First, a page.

Friday, 20 February 2015

A model student

I have access now to some of the course materials for my university papers (semester starts next week). The quantity of the work involved gives me a small knot of anxiety in my stomach.

The difficulty of the work will be a challenge too - especially with regard to the computer programming - but it’s the deadlines that make me nervous. Getting all the work done (to a good standard) in the time allowed.

I guess I should see it as a positive thing that what stresses me is the quantity of work and the time constraints: those issues are easily solved with good time management … start early, stay ahead, prioritize.

Time management isn’t something I got right first time around. I remember feeling behind at the end of my very first week of university. I never got back on top. Often I wasn’t well enough prepared for lectures to understand new material as it was taught; I took notes robotically to make sense of later. After I worked out that assignments handed in for a 5pm Friday deadline weren’t actually cleared from the box until the admin staff arrived at work on Monday, I adopted a practice of early Monday morning trips into university. I operated in a perpetual state of catching up.

My time management challenges this time will be different. I’m a bit more disciplined these days, and a bit more sensible But I have more responsibilities outside study (a house and garden) and more things I care about spending significant time on (adult children, rock climbing).

I want to be prepared before lectures so that I can make the most of them. I want to be on top of new material week by week. I want to spread out assignment work and exam preparation rather than resort to unpleasant (and unproductive) late night bouts.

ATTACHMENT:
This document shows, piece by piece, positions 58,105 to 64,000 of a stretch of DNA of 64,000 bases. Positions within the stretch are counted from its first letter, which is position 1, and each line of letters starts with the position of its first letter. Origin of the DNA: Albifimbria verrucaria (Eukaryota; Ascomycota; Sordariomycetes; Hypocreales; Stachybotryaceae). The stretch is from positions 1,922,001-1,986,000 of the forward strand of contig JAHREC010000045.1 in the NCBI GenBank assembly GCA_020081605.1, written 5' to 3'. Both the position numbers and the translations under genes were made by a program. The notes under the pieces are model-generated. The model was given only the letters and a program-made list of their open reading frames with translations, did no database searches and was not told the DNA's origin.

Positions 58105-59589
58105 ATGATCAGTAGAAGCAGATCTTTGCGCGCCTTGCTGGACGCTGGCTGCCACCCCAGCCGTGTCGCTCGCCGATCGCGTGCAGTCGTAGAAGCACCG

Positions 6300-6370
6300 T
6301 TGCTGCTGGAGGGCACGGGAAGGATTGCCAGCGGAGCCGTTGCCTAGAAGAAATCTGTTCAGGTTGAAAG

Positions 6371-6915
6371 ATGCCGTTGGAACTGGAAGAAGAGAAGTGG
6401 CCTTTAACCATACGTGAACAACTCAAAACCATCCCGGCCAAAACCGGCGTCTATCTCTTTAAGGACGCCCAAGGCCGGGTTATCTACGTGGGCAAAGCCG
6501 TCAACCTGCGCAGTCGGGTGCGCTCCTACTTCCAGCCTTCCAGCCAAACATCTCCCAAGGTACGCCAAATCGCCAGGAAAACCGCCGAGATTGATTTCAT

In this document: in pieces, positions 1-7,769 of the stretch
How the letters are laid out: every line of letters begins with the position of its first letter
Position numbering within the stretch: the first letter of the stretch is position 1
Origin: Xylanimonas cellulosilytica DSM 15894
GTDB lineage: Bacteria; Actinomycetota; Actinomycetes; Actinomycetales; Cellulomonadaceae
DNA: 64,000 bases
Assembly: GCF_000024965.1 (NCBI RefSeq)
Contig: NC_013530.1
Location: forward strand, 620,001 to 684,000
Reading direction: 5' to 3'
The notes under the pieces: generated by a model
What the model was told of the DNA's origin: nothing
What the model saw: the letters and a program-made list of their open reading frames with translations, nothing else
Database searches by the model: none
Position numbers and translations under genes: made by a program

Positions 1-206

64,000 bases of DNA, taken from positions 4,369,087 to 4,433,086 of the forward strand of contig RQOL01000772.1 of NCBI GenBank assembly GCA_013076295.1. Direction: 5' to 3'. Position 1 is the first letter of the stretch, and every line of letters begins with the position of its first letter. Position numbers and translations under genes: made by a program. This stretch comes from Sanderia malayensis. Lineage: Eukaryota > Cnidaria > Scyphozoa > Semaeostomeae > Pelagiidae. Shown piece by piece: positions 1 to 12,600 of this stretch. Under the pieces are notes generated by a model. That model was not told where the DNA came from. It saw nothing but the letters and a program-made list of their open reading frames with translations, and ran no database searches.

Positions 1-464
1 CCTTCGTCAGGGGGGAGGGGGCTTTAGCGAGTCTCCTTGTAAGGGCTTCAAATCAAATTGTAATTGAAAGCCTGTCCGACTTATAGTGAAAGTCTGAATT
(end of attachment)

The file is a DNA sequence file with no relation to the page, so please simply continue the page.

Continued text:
I like schedules and plans - that will be helpful - but I’ll need to improve at sticking to them and avoiding procrastination. I have a tendency to abandon tasks (like finishing a blog post) part way through to go and do odd jobs around the house which allow me to maintain the feeling of being busy and productive while avoiding working on my most important task. Sadly, I can completely relate to the scene in one of the Bridget Jones Diaries where Bridget is working from home for the day. Somehow the entire day slips by with Bridget about to start work as soon as she has changed her clothes (which necessitates sorting the laundry), and trimmed her nails, and had a nap …

This year, I’m trying to lean more towards Hermione Granger as a role model than Bridget Jones.

Wednesday, 18 February 2015

The unadventurous climber visits Kawakawa Bay

The unadventurous climber: no trad, no mountaineering, no runouts, no highballs. Just climbing.

Lisia not climbing Coconut Bikini Arête
Photo: Tessa Jacobsen-Grocott

Kawakawa Bay offers plenty of scope for unadventurous climbers as well as for their more adventurous friends.

If, like me, you are unused to carrying a heavy pack full of climbing and camping gear, it will be money well spent to eschew the walk in to Kawakawa Bay favour of taking the boat, especially in summer when the walk over the hill from Kinloch, although pretty, is sweltering, and likely to leave you without energy to climb.

The campsite is beautiful, with little spaces for tents nestled among the trees. A toilet at the east end of the bay and another some way along mark the edges of the main campsite, but if there are boats moored along the campsite beach you might prefer to pitch your tent beyond the second toilet if you like to sleep at night, as some of the boaties come to the bay to socialize, and like to do so loudly late into the night.